Before any lender may finance an SBA guaranteed loan, it must assure compliance with SBA’s “credit elsewhere test.” Compliance is a critical eligibility prerequisite. The test is foundational and one that justifies the need for SBA financing. It is for this reason that SOP 50 10 6 includes very specific documentation requirements. See SOP 50 10 6 at pages 131 and 132. Accordingly, because proper documentation is mandatory to meet program requirements, an understanding of SBA rules and how to document compliance must be performed by SBA lenders. In this article, we will address SBA expectations and examine documentation methods.
Lenders must certify that each applicant does not have the ability to obtain some or all of the requested loan funds on reasonable terms from non-Federal, non-State, or non-local government sources, including from the lender itself, without SBA assistance – otherwise the loan is not eligible. Submission of the application to SBA by the lender is a certification by the lender that it has examined the availability of credit to the applicant, based its certification upon that examination, and has substantiation in its file to support the certification. In addition to the certification, the lender’s credit memorandum must demonstrate the specific applicant’s need for the desired credit, reasonable assurance of repayment, and must include the reason(s) why credit is not available elsewhere on reasonable commercial terms from non-Federal, non-State, non-local government sources. See 13 CFR § 120.101. It is key to identify why credit is unavailable to the current applicant and provide detailed information to substantiate the lender’s analysis and provide specifics for the applicant’s industry, business, and current circumstances.
It is key that the lender include detailed information in the credit memorandum rather than providing a canned response which simply restates the following sources are unavailable or do not apply. If a lender has performed the proper analysis for a specific applicant, then the final step is to add this information to the credit memorandum. In this way, it is clear to anyone reviewing the credit memorandum – whether before or after the loan closes – how the lender reached this determination.
Every lender must include in its credit memorandum a determination that some or all of the loan is not available from any of the sources listed below:
- The liquidity of owners of 20% or more of the equity of the Applicant, their spouses and minor children, and the Applicant itself; or
- Conventional lenders or other non-Federal, non-State, or non-local government sources of credit including the lender (including any commitment by a third party to provide financial assistance to the applicant in the event of a delinquency or default on a payment such as a commitment by a franchisor or licensor to provide financial assistance to the franchisee or licensee).
The lender must substantiate that credit is not available elsewhere and discuss acceptable factors that demonstrate an identifiable weakness in the credit. The lender must include in its credit memorandum the specific reasons why the applicant does not meet conventional loan policy requirements, along with relevant supporting documentation. While a lender may cite the applicant’s inability to meet the lender’s conventional credit score policy as one reason that credit is not available elsewhere, it may not be the sole reason identified. The SBA has identified acceptable factors that demonstrate an identifiable weakness in the credit or exceed policy limits of the lender, but it is the lender who is responsible for explaining the connection between the applicant and the applicable factor by providing a detailed narrative.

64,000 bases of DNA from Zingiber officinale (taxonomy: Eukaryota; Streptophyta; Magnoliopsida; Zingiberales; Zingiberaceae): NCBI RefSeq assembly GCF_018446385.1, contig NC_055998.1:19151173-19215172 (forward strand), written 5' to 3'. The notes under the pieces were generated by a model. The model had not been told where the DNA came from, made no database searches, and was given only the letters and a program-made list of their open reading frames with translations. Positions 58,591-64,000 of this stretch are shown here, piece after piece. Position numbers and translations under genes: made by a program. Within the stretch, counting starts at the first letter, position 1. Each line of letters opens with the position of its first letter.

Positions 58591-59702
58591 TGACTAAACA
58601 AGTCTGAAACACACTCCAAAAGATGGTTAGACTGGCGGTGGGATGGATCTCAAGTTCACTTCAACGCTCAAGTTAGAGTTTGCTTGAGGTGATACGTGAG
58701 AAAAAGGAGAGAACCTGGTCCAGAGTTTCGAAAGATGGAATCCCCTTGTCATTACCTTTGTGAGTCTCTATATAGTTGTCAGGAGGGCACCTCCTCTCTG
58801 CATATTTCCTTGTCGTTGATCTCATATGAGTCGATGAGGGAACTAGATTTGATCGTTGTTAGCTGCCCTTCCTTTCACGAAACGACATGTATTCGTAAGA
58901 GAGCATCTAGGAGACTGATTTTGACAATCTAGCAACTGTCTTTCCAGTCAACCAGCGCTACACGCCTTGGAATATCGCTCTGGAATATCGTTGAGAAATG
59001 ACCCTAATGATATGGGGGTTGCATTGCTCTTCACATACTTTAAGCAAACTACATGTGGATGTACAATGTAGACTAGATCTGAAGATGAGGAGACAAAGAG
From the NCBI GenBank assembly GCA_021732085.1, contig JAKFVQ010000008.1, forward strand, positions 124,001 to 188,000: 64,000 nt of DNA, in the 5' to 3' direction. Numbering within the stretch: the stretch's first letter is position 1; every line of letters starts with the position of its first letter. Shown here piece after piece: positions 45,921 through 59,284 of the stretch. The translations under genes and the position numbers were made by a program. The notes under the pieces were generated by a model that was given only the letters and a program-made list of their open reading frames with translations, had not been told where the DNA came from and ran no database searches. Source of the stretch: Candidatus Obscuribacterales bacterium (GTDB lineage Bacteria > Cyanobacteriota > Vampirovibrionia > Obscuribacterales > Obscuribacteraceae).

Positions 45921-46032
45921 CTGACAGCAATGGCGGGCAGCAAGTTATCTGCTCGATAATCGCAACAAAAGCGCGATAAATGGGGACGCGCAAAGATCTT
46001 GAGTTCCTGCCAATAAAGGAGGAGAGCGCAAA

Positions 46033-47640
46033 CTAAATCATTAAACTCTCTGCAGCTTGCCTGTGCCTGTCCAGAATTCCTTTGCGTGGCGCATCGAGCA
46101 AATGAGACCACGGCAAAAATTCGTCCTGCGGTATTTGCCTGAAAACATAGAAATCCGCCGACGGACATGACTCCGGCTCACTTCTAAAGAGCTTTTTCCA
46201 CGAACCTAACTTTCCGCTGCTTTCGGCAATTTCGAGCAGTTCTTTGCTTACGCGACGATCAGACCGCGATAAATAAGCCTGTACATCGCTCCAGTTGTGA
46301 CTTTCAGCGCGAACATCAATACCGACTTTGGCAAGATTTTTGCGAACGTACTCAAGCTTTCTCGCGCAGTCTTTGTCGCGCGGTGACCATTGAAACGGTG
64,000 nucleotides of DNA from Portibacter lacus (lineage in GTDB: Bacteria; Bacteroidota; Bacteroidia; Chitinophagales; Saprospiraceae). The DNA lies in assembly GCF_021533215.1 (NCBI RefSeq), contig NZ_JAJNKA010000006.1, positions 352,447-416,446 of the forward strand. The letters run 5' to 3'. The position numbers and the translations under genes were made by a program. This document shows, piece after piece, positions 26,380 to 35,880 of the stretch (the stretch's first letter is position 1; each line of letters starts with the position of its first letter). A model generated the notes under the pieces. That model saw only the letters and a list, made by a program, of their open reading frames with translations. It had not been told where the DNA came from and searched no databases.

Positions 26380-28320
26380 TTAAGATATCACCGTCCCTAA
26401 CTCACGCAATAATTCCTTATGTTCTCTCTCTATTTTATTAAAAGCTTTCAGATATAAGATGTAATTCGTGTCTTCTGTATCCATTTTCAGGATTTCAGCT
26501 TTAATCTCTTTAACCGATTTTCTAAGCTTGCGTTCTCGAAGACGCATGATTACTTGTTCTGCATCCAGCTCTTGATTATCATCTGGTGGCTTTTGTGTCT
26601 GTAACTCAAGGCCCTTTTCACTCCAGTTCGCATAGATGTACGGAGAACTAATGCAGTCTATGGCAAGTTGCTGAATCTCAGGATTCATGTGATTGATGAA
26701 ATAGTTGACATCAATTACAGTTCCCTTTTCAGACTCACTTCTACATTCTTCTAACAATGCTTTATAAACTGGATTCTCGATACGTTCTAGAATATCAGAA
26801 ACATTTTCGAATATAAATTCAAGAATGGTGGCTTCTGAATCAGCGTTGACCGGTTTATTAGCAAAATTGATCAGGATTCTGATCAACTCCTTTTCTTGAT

These acceptable factors include:
- The business needs a longer maturity than the lender’s policy permits to reasonably assure the ability of the loan applicant to repay the debt from the actual or projected cash flow of the business;
- The requested loan exceeds lender’s policy limit regarding the amount that it can lend to one customer;
- The collateral does not meet the lender’s policy requirements;
- The lender’s policy normally does not allow loans to new businesses (e.g., a business that has been in operation for a period of not more than 2 years) or businesses in the applicant’s industry; and/or
- Any other factors relating to the particular credit that, in the lender’s opinion, cannot be overcome except for the guaranty. These other factors must be specifically explained in the lender’s credit memorandum, and relevant supporting documentation must be included in the loan file. Examples of “other factors” may include business and personal credit history, management experience, leverage ratio, global cash flow, and loan size relative to the age of the business.
A lender’s failure to follow SBA guidance and document compliance with SBA’s credit elsewhere test poses eligibility risks for the lender. Insufficient documentation may result in SBA declining an application submitted under non-delegated processing or denying liability on the guaranty if the application is approved by a lender under its delegated authority. For more information on documentation of credit not available elsewhere, please contact the attorneys at Starfield & Smith at 215.542.7070 or email us at email@example.com.